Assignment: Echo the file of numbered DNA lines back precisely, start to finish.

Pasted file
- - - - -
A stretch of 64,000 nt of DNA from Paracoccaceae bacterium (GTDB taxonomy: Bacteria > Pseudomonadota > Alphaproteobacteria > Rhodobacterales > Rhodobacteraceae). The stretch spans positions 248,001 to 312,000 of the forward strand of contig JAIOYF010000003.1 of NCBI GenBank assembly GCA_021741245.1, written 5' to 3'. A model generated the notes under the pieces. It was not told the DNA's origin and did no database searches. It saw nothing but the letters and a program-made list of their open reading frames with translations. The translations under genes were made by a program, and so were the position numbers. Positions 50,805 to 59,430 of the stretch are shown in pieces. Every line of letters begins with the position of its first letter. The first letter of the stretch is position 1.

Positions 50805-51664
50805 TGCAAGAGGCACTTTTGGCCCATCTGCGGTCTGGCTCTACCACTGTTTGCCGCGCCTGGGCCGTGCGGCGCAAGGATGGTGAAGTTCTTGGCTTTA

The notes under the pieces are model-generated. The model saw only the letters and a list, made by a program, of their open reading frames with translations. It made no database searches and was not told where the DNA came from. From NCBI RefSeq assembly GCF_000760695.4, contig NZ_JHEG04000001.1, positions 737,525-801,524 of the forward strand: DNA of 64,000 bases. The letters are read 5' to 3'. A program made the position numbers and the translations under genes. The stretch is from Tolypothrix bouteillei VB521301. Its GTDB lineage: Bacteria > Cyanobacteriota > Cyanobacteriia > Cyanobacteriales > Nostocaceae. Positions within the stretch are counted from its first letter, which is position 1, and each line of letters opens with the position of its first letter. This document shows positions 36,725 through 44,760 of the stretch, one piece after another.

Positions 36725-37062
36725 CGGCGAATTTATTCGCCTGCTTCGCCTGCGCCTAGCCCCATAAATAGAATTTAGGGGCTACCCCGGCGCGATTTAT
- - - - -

A stretch of 64,000 nt of DNA from Paracoccaceae bacterium (GTDB taxonomy: Bacteria > Pseudomonadota > Alphaproteobacteria > Rhodobacterales > Rhodobacteraceae). The stretch spans positions 248,001 to 312,000 of the forward strand of contig JAIOYF010000003.1 of NCBI GenBank assembly GCA_021741245.1, written 5' to 3'. A model generated the notes under the pieces. It was not told the DNA's origin and did no database searches. It saw nothing but the letters and a program-made list of their open reading frames with translations. The translations under genes were made by a program, and so were the position numbers. Positions 50,805 to 59,430 of the stretch are shown in pieces. Every line of letters begins with the position of its first letter. The first letter of the stretch is position 1.

Positions 50805-51664
50805 TGCAAGAGGCACTTTTGGCCCATCTGCGGTCTGGCTCTACCACTGTTTGCCGCGCCTGGGCCGTGCGGCGCAAGGATGGTGAAGTTCTTGGCTTTA

The notes under the pieces are model-generated. The model saw only the letters and a list, made by a program, of their open reading frames with translations. It made no database searches and was not told where the DNA came from. From NCBI RefSeq assembly GCF_000760695.4, contig NZ_JHEG04000001.1, positions 737,525-801,524 of the forward strand: DNA of 64,000 bases. The letters are read 5' to 3'. A program made the position numbers and the translations under genes. The stretch is from Tolypothrix bouteillei VB521301. Its GTDB lineage: Bacteria > Cyanobacteriota > Cyanobacteriia > Cyanobacteriales > Nostocaceae. Positions within the stretch are counted from its first letter, which is position 1, and each line of letters opens with the position of its first letter. This document shows positions 36,725 through 44,760 of the stretch, one piece after another.

Positions 36725-37062
36725 CGGCGAATTTATTCGCCTGCTTCGCCTGCGCCTAGCCCCATAAATAGAATTTAGGGGCTACCCCGGCGCGATTTAT